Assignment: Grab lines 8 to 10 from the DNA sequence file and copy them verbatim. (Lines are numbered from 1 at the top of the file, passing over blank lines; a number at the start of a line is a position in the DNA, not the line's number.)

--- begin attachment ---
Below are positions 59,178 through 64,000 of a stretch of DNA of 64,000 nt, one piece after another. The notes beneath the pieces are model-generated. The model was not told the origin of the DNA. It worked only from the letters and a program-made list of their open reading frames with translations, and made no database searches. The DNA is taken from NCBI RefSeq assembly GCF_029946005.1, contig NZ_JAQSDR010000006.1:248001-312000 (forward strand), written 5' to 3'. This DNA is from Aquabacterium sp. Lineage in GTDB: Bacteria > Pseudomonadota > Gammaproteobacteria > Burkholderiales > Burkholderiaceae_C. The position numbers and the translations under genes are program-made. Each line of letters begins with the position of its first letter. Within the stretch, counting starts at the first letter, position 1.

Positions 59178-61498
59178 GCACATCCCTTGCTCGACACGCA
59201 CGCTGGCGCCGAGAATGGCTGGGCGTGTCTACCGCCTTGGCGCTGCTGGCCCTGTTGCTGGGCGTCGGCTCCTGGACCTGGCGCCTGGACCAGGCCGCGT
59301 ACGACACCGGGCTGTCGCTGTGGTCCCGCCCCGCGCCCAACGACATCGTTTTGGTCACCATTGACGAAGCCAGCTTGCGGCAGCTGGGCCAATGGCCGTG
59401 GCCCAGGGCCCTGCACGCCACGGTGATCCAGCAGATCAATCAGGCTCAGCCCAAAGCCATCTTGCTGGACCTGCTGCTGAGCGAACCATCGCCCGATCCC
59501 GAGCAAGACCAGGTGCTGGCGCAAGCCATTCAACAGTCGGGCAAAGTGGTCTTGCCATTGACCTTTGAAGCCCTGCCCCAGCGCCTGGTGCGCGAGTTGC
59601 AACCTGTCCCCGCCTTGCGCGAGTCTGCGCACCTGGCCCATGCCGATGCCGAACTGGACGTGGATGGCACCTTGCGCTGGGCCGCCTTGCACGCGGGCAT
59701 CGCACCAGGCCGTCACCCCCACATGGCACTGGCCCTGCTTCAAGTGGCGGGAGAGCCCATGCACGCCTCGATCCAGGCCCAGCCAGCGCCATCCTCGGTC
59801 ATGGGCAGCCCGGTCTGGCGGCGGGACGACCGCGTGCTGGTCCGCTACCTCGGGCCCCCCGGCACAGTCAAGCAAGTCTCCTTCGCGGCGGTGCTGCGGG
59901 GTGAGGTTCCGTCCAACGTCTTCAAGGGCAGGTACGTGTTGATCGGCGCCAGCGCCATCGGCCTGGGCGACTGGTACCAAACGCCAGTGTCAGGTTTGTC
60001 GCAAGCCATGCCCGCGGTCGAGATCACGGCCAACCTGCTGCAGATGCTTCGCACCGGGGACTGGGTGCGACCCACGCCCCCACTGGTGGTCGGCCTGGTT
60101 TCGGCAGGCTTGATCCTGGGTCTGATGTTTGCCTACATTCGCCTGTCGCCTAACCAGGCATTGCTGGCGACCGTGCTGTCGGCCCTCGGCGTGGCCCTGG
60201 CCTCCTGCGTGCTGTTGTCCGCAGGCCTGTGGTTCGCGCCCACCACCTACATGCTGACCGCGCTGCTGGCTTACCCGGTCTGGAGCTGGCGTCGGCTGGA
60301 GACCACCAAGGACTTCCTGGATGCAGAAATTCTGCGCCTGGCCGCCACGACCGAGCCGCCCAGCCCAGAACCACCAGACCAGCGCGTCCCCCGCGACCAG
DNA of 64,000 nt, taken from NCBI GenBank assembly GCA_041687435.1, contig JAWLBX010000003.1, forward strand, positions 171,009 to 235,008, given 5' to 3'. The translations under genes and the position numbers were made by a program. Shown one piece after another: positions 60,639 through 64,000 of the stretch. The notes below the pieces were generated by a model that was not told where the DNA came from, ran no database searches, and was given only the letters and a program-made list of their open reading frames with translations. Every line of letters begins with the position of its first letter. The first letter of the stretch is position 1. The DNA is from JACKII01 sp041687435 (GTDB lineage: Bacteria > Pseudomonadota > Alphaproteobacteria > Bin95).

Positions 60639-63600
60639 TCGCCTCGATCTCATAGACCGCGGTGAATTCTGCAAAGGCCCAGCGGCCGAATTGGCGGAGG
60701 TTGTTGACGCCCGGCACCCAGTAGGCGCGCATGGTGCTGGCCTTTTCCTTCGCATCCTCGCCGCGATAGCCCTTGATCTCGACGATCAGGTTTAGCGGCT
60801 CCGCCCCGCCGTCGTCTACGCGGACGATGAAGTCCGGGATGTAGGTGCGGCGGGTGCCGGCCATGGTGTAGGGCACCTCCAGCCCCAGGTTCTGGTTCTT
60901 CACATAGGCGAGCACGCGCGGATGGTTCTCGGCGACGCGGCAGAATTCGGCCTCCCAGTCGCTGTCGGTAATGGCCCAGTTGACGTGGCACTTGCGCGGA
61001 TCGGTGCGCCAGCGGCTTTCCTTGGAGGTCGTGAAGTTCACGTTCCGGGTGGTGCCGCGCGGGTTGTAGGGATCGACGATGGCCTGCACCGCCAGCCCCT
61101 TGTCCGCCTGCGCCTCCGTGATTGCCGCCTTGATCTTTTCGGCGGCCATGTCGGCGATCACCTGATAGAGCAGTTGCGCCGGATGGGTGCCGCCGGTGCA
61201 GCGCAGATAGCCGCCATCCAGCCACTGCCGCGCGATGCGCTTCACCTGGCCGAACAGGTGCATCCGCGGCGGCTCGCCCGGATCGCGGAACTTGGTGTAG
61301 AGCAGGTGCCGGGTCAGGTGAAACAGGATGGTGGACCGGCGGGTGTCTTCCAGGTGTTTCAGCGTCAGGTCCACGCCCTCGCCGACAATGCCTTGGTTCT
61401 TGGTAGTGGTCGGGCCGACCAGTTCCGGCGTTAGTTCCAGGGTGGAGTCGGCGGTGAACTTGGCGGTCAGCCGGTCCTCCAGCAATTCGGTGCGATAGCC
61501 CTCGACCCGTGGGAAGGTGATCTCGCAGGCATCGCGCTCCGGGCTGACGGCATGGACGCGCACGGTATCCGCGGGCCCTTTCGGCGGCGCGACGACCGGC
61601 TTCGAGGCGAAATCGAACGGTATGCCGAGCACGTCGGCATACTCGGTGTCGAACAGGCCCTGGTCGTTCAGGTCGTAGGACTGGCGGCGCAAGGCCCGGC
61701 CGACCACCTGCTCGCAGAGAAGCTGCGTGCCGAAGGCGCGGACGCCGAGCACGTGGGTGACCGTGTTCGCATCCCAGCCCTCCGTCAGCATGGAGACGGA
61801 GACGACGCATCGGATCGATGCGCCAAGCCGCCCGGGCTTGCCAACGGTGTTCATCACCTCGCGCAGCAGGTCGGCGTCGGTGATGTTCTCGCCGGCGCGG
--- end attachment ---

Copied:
59601 AACCTGTCCCCGCCTTGCGCGAGTCTGCGCACCTGGCCCATGCCGATGCCGAACTGGACGTGGATGGCACCTTGCGCTGGGCCGCCTTGCACGCGGGCAT
59701 CGCACCAGGCCGTCACCCCCACATGGCACTGGCCCTGCTTCAAGTGGCGGGAGAGCCCATGCACGCCTCGATCCAGGCCCAGCCAGCGCCATCCTCGGTC
59801 ATGGGCAGCCCGGTCTGGCGGCGGGACGACCGCGTGCTGGTCCGCTACCTCGGGCCCCCCGGCACAGTCAAGCAAGTCTCCTTCGCGGCGGTGCTGCGGG